Sunrise light on a grove of tufa towers emerging from the water of Mono Lake with soft green and dusty-red wild grasses in the foreground, Canada geese in the shallow water with reflections of the rocky towers, and desert hills in the distance.

Of insects and exclosures

Researcher Sacha Heath looks for insects on a "control" cottonwood.
Researcher Sacha Heath looks for insects on a “control” cottonwood.

This post was written by Nick Neely, 2010 Birding Intern.

Last week, I followed Sacha Heath down the Lee Vining Creek trail (and across the frigid stream, in my sneakers) to help count Lilliputians that live in trees. Sacha directed the Point Reyes Bird Observatory research in the Mono Basin for many years, but this season, for her Master’s thesis at Humboldt State University, she’s studying the impact foraging birds have on populations of herbivorous arthropods—i.e. plant-munching bugs—in cottonwoods. Bugs affect the growth of trees, of course, and Sacha picked the Mono Basin as her research location not only because she has an unparalleled knowledge of its riparian communities, but also because it’s a restoration setting—here, new growth is at a premium. The goal of the study is to assess ‘”the ecological service” birds likely provide.

Early in the spring, Sacha braved the snow along Mill and Lee Vining creeks to set up “exclosures”—cubes made of PVC pipe wrapped with fine netting—that keep birds out of young cottonwoods. Each exclosed tree is paired with a similarly-sized, nearby “control” tree (or uncontrolled, as the case may be), to allow for easy comparison. Now,  at summer’s end, we’d come to survey the trees. While I sat with a clipboard in the dappled shade of willow or cottonwood, Sacha dexterously craned her neck and slender arms in and out of her small sample trees—“sa(m)plings,” maybe?—being careful not to jostle them unnecessarily. To my more or less idle-eye, she looked like a jewel thief, taking pains not to trip up a wire or invisible laser beam, or a performer inside the conceptual installation of her design.

Within one of her exclosures, Sacha inspects an insect. Photos by Arya Degenhardt.
Within one of her exclosures, Sacha inspects an insect. Photos by Arya Degenhardt.

Indeed, Sacha plainly demonstrated the art inherent in all ecology as she systematically, but gracefully, worked her way around, and up, each tree. Along the way, she counted each and every leaf (with a silver ticker, the kind used to count the attendance at sporting event), glanced at its light-colored underside, and announced any critters she discovered. My job was to record and confirm her observations with a punctual echo. I tried to keep it cheery:

“One striped thrips.”

“A striiiiped thrips!”

“One—no, make that three—pucker galls.”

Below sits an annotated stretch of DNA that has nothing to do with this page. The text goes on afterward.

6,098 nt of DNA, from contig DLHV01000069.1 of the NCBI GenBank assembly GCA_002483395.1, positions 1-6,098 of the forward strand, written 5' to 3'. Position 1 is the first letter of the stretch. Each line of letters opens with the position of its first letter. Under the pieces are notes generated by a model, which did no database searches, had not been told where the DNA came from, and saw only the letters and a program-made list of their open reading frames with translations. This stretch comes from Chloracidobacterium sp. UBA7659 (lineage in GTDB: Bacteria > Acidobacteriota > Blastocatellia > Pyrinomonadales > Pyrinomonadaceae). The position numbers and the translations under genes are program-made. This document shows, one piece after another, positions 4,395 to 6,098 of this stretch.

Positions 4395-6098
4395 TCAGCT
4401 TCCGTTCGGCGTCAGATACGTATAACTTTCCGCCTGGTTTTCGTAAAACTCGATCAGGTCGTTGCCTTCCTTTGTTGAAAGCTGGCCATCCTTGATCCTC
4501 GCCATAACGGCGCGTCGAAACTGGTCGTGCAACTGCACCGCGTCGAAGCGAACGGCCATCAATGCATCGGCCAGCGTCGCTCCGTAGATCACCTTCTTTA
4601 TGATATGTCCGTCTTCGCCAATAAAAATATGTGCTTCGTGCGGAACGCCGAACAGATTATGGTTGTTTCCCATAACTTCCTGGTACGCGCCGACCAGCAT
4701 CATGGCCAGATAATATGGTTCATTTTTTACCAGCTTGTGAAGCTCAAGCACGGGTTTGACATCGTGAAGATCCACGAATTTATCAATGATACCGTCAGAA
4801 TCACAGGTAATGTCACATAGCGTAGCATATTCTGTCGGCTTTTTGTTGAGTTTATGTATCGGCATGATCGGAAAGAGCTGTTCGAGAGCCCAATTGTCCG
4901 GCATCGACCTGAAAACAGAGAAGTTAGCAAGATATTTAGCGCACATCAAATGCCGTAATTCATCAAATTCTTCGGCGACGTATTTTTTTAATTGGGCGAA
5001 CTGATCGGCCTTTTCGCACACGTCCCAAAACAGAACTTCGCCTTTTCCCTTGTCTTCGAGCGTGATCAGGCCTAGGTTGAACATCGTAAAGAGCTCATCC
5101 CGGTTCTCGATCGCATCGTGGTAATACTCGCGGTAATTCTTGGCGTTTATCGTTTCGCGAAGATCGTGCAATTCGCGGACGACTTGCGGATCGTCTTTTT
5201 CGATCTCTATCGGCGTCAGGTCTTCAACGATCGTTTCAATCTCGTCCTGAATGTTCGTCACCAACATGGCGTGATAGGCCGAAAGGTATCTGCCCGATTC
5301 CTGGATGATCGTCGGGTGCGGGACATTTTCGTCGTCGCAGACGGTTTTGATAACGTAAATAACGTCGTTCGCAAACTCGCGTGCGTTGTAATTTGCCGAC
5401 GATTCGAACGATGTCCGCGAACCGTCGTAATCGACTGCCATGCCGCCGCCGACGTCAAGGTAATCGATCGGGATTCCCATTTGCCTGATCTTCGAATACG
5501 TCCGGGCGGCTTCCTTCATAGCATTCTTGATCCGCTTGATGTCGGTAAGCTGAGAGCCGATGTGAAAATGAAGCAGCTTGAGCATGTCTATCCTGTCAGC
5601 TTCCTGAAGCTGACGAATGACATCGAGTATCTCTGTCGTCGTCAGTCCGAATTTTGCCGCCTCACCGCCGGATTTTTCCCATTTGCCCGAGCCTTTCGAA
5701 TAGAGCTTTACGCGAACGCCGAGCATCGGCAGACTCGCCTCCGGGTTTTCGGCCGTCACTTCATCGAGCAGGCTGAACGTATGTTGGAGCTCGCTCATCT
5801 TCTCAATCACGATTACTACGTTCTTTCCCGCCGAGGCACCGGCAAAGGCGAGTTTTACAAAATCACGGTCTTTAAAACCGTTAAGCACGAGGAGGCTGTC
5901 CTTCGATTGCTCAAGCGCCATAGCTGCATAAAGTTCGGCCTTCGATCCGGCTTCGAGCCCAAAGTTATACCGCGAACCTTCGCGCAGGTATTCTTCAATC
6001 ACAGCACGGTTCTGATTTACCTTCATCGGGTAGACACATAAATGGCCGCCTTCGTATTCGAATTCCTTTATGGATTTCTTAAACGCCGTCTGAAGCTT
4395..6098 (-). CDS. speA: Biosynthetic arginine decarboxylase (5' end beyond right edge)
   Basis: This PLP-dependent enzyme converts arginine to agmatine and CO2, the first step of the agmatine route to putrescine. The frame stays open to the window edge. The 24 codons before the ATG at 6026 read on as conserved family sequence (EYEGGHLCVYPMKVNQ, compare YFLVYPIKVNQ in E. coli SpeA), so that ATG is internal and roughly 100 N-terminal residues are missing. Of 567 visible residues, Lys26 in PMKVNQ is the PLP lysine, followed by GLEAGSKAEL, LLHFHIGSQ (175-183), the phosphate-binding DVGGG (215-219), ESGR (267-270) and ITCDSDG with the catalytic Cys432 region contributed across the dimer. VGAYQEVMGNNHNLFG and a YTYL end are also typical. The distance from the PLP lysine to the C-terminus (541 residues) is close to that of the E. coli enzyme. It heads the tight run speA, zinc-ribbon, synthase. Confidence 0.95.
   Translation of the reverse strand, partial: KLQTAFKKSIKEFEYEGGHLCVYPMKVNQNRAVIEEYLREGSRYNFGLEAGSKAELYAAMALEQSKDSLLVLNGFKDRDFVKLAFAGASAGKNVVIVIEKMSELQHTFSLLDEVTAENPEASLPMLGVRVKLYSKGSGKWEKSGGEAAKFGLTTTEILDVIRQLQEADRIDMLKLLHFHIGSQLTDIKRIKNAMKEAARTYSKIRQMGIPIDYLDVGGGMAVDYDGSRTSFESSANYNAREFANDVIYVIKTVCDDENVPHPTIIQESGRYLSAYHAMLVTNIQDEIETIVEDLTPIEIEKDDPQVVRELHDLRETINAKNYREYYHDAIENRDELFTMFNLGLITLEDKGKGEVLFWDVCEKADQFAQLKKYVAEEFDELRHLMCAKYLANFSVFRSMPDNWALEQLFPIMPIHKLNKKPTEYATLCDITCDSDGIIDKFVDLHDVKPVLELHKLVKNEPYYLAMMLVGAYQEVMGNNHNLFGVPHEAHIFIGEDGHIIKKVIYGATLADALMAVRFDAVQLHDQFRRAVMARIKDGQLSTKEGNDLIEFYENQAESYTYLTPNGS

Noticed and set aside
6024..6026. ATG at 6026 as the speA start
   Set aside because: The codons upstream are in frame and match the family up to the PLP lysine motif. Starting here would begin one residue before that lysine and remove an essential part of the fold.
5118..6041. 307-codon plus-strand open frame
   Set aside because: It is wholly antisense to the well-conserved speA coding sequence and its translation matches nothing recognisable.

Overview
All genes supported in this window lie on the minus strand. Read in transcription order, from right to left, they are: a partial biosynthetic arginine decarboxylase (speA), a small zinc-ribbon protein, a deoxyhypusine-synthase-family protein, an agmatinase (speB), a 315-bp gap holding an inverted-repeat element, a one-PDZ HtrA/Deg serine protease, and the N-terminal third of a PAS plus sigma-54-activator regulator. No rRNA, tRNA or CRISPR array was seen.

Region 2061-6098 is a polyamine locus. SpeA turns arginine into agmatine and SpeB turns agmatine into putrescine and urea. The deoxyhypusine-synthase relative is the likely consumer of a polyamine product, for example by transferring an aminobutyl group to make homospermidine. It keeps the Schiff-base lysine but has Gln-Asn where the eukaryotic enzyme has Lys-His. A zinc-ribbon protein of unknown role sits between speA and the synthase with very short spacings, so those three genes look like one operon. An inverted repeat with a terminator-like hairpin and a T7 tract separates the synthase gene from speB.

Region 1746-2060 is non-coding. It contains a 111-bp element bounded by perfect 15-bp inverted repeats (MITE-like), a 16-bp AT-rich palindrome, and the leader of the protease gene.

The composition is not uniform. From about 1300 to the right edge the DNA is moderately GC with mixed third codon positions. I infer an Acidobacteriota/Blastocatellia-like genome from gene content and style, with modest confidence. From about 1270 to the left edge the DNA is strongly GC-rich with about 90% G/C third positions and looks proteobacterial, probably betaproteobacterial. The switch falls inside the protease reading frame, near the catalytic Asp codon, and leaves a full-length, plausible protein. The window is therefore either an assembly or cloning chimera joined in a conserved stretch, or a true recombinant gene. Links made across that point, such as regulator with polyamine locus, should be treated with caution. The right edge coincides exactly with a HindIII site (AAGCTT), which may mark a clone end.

“Threeee pucker galls.”

Not to be confused with a petiole gall.

“Two half-leaf folds without silk.”

What’s that? Imagine the edge of a leaf curled over, gracefully, like a breaker nearing shore, and, inside its green pipe, a little larva, hanging loose.

“Two without silk!”

It felt a bit like repeating orders back to customers at a burger joint: Right, no onions on that bug, or, Five groups of leaf aphids, 170 individuals total—order up! But Sacha did all the serving—all the hard, peering work—and much of what she noticed the untrained eye might miss to start. When I began to look, however, bugs—or their shelters, such as galls or “leaf folds”—started to appear before me in abundance (an example of what author Michael Pollan calls “the pop-out effect”).  In the Mono Basin, even on a runty cottonwood no taller than your shoulder there are diptera midges, lacewing pupae, an occasional coleoptera (beetle), not to mention many, many ants (some “tending” aphids—shepherding them, essentially, for their sweet secretions).

The project’s data is still out—or rather, uncrunched. But anecdotally, Sacha is finding that, yes, there may be more bugs on her captive cottonwoods, though it varies from pair of trees to pair of trees. She also senses that the exclosures’ effects are most striking in the greenest, most biologically productive reaches of the creeks, and that conspicuous, delectable bugs, like large caterpillars, have the biggest reason to be thankful (they’ll be out of luck next year). Meanwhile, another student who visited the basin this summer to help Sacha with the project discovered that, in the exclosures, bugs were distributed throughout the tree—on the tips of branches, free of worry—while they tended to cling tighter, if not fearfully, to the trunk of exposed sa(m)plings.

There may be hundreds of bugs on each sa(m)pling, but there are thousands of leaves. Sacha counted over 10,000 between four trees during the five hours I volunteered—a lot of ticks on the counter. Then as we hiked back to town, Sacha confessed that one of her sa(m)plings, up next to be surveyed, had that many leaves alone. Phew. I pitied (but also partly envied) my replacement.